>I recently re-read Arthur C Clarke’s Rendezvous with Rama, having not picked it up since I was a teenager. What struck me – apart from the remarkable clarity of the prose and the clean straight lines of the narrative – was the geometry.
Rama, the alien spacecraft featured in the novel, is an enormous cylinder. Now, there are sound scientific reasons for this (the cylinder’s hollow so, when it spins, the centrifugal effect creates artificial gravity on its inner walls). But the cylindrical shape also creates something far more important than mere gravity. It creates an icon.
I have this theory that if Rama was just another spaceship, with the usual bulging engines and industrial twiddly bits, it wouldn’t have stuck in my mind nearly so well. It’s the simplicity of the cylindrical form that makes it memorable and somehow epic. And it’s not just Rama. Think about some of those other big dumb objects floating out there in the literary universe: Niven’s Ringworld, Shaw’s Orbitsville, Baxter’s Sugar Lump. Rings and spheres and cubes. Shapes a geometry professor would call primitives.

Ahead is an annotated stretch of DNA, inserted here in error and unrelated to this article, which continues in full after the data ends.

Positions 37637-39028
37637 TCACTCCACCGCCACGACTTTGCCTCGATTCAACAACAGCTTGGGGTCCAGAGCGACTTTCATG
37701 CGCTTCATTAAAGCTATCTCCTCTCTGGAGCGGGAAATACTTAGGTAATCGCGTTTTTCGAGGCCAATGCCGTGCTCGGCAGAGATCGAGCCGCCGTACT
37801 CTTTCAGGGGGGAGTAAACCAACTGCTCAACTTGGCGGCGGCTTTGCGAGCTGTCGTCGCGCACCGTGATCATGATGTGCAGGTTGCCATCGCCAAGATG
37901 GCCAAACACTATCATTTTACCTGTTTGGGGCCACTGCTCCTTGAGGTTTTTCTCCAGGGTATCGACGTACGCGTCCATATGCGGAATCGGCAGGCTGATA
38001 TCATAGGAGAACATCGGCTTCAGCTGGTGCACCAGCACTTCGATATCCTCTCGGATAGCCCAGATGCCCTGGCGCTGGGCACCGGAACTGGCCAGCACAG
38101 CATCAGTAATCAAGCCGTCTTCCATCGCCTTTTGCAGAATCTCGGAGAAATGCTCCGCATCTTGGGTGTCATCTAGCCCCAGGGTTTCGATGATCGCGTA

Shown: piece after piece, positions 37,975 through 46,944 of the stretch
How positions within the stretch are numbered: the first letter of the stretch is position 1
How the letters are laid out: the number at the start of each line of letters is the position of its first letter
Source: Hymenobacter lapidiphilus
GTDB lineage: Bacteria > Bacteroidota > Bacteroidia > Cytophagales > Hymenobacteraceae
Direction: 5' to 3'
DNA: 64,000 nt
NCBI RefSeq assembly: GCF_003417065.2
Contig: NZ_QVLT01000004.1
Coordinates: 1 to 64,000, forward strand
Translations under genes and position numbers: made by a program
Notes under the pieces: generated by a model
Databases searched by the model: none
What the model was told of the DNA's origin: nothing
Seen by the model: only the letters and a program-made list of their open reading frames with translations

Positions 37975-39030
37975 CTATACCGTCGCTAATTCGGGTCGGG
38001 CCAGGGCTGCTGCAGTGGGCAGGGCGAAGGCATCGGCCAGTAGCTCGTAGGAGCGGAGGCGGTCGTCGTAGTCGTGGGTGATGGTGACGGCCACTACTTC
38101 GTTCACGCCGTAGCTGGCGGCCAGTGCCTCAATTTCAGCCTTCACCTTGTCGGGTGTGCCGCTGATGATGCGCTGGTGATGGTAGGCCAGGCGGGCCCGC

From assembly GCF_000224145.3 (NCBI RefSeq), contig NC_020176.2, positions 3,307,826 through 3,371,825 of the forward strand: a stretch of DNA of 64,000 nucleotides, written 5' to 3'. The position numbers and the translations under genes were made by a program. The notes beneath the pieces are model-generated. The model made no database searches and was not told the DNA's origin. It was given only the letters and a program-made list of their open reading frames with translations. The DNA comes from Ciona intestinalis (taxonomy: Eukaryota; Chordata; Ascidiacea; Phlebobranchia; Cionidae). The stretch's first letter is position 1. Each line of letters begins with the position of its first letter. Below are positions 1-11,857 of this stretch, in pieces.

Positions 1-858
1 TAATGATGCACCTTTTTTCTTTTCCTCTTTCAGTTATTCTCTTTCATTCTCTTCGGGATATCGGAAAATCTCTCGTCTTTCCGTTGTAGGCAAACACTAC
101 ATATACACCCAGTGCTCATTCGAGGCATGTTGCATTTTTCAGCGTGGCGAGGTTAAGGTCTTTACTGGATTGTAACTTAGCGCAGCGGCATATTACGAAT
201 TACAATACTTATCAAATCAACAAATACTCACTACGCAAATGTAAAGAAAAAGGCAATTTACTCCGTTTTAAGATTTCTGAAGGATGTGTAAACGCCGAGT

This primitive iconography gets into the movies too. Those classic Star Wars designs, for instance: Death Star, Star Destroyer, Millennium Falcon, TIE fighter. Or, if you prefer: sphere, triangle, circle, pair-of-hexagons-on-a-spherical-mount. Star Trek delivered that big Borg cube and the Enterprise is just a bunch of primitive shapes faired neatly together. And what about good old flying saucers?
I’m not saying you have to stick to these basic forms to create a memorable piece of hardware. Serenity looks like she was built from spare parts but I’d just love to take a ride in her. All the same, primitive is good, because of what the word really means: original, or irreducible. Ancient, if you prefer. Primitive shapes stir you in the same way Ice Age rock art or tribal music stir you. Primitives pull back the veils of civilisation and give you a glimpse of something fundamental. Something that’s been around a lot longer than we have. Something true.
So do I dig big dumb objects? Absolutely. The bigger and dumber the better. Just so long as they’re the right shape.